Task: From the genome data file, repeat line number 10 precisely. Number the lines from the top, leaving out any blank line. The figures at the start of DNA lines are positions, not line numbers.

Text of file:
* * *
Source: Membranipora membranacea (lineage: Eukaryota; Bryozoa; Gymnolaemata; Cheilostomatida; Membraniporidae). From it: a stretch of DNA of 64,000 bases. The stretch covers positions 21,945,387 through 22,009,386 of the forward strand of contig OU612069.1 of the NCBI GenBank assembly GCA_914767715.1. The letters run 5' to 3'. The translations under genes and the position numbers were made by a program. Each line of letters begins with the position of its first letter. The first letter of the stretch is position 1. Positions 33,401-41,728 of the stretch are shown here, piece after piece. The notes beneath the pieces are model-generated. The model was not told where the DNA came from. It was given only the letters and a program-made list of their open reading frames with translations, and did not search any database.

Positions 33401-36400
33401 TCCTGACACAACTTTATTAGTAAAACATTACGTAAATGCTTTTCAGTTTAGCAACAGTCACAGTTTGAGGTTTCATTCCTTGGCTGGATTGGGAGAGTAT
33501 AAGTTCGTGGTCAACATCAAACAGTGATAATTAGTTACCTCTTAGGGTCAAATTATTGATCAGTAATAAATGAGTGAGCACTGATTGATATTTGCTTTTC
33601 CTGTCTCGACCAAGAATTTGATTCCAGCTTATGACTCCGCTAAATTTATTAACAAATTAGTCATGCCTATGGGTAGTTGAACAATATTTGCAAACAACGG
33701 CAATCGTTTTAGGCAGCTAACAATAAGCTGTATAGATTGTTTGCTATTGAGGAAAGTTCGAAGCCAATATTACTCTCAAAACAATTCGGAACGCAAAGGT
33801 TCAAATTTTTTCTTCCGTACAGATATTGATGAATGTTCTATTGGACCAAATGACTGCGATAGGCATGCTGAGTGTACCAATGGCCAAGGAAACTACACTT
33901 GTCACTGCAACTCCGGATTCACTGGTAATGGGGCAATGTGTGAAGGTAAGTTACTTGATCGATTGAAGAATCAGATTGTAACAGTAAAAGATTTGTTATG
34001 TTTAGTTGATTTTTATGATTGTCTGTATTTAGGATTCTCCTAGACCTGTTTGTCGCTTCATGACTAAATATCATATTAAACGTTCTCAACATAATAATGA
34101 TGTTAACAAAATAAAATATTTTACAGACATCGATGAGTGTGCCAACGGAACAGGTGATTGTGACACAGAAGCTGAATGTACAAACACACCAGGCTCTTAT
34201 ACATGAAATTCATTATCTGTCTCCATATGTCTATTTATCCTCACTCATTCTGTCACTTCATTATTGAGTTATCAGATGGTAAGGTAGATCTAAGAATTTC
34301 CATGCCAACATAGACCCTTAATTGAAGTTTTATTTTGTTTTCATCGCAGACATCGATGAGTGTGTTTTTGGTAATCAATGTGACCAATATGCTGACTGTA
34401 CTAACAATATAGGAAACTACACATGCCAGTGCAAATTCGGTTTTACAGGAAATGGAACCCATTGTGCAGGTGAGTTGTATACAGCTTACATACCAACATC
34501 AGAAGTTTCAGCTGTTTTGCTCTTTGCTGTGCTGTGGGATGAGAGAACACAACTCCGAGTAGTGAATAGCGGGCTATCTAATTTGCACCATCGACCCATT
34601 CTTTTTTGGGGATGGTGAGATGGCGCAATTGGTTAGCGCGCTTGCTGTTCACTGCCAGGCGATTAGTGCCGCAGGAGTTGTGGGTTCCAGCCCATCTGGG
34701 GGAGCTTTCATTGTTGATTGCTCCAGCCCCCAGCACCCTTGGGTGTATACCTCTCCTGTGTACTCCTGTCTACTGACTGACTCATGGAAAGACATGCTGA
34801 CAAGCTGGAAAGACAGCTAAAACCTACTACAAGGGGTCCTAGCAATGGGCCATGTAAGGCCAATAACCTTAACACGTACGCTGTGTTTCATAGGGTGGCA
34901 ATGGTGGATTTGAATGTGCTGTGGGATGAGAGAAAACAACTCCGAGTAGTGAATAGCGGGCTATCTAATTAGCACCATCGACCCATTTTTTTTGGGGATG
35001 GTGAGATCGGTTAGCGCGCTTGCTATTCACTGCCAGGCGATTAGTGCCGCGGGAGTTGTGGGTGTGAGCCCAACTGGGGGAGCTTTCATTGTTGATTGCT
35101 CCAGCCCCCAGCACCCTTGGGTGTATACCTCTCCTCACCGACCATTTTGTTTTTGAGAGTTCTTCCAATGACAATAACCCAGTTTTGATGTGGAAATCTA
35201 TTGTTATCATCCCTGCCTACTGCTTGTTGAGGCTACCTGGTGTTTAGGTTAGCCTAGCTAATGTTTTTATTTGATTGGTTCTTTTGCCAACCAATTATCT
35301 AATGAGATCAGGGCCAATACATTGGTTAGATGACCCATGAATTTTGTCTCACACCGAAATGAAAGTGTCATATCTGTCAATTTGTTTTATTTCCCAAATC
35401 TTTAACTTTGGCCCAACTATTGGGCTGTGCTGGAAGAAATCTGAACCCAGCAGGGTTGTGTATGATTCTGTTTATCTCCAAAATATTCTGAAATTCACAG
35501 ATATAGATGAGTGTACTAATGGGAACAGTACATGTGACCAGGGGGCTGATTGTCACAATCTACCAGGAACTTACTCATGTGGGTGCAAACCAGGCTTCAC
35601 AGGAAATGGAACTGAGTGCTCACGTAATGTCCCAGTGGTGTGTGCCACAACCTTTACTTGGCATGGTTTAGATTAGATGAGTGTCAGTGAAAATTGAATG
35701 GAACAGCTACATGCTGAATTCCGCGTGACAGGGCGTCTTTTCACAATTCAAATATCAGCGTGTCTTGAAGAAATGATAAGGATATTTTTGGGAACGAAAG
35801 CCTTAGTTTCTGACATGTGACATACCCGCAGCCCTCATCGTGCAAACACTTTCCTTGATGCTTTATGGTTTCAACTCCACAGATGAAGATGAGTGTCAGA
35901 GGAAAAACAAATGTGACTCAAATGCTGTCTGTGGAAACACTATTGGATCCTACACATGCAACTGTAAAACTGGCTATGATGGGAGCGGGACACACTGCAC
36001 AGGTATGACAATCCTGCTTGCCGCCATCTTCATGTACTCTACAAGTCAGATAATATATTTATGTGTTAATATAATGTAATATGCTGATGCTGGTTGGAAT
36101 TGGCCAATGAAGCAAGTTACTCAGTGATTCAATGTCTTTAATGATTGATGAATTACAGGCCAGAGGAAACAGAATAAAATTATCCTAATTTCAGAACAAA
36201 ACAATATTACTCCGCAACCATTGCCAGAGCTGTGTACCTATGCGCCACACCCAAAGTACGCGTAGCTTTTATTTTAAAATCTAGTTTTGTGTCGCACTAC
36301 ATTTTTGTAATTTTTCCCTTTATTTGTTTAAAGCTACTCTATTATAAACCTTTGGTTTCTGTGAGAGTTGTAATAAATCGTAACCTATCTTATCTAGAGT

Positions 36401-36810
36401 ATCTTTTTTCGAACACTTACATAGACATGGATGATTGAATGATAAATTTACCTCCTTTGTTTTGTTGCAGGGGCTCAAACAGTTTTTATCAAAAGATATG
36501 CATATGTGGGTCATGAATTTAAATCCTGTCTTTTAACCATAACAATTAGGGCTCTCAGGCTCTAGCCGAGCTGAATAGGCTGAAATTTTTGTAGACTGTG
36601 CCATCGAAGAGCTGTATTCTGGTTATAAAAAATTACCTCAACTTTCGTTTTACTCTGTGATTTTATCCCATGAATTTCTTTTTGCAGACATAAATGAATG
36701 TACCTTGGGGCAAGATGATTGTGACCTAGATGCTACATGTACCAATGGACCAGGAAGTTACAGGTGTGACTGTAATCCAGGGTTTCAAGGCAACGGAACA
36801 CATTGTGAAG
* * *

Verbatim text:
34101 TGTTAACAAAATAAAATATTTTACAGACATCGATGAGTGTGCCAACGGAACAGGTGATTGTGACACAGAAGCTGAATGTACAAACACACCAGGCTCTTAT